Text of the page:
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Agitating Thoughts & Ideas
Working Effectively With Characterization Tests - Part 2
by Alberto Savoia
March 13, 2007
In part 2 of the series we look under the hood of legacy code we inherited and experience a moment of panic when we see how cryptic the code is. Then present a simple strategy that does not require us to fully understand the code in order to write good characterization tests.


In Part 1, we introduced the concept of characterization tests, pretended to have been given responsibility for some legacy sales management software, and wrote our first characterization test. We finished by asking ourselves: “What’s next?” and “How many more characterization tests do we need to write before we can safely start modifying the code?”. Let’s start answering these questions.

The first heuristic Michael Feathers provides for writing characterization tests is:

1. Write tests for the area where you will make your changes. Write as many test cases as you feel you need to understand the behavior of the code.

That sounds like a reasonable goal. I will create as many tests as I need to feel that I have understood – and captured – the behavior of the code. This would be a very tall order if I had to write black-box tests. Without being able to look at the implementation and without a specification it’s hard to know what’s required to get adequate test coverage and capture all behaviors. Fortunately, when writing characterization tests we are not only allowed, but encouraged, to look at the code.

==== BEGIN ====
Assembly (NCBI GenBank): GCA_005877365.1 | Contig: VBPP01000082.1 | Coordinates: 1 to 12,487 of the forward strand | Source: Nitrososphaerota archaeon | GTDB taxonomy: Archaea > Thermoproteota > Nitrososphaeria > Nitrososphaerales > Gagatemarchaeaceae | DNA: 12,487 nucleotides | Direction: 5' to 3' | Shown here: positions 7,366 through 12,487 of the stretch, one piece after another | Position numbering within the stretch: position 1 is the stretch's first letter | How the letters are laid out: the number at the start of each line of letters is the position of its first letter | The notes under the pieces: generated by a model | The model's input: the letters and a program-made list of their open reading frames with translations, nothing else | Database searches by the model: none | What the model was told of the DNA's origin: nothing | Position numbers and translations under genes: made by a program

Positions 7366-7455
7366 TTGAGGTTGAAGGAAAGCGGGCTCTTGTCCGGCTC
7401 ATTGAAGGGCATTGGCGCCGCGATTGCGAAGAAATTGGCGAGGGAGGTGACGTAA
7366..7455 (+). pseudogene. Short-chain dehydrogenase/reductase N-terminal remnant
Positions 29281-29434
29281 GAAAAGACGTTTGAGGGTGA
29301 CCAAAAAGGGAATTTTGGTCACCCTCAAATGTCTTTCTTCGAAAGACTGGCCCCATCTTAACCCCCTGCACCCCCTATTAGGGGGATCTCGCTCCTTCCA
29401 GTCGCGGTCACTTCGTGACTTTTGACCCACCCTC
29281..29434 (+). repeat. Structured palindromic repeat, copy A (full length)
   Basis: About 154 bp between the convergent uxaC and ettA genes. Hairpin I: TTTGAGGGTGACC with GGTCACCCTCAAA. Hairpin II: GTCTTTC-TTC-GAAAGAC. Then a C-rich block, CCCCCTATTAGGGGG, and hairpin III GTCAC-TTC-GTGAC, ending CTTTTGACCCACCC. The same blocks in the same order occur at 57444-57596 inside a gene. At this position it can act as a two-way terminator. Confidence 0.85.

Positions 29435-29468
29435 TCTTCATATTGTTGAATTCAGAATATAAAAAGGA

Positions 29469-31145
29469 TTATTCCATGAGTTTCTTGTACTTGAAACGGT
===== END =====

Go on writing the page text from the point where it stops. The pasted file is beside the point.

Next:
I know what some of you are thinking: Trying to understand a system’s behavior by looking at a pile of code that you did not write is like trying to understand a cow’s behavior by looking at a butcher’s shelf. It’s hard to fully understand what’s actually going to happen by just looking at the code; you’d have to simulate the various paths of the code’s execution in your head, keep track of variable values, etc. – tough things to do for anything but the most trivial code. Fortunately, as you will see, with characterization testing we don’t have to do that. We don’t look at the code to gain complete understanding of what it does; we look at the code for clues and suggestions on what to test. Let’s continue with our example so you can see exactly what I mean.

The sample code we are working with is quite simple: a single method that calculates a sales commission by taking a numeric value as input and returning a numeric value as output. How hard can that be to understand? If we get lucky, the original developer will have been considerate enough to write some nice, clean, self-documenting (or at least well commented ) code. But in many cases, we get … this:

public class SalesUtil {
final static double BQ = 10000.0;
final static double BCR = 0.20;
final static double OQM1 = 1.5;
final static double OQM2 = OQM1 * 2;
      public static double calculateCommissionDue(double totSales) {
              if (totSales <= BQ) {
                      return totSales * BCR;
              } else if (totSales <= BQ * 2){
                              (BQ) * BCR +
                              (totSales - BQ) * BCR * OQM1;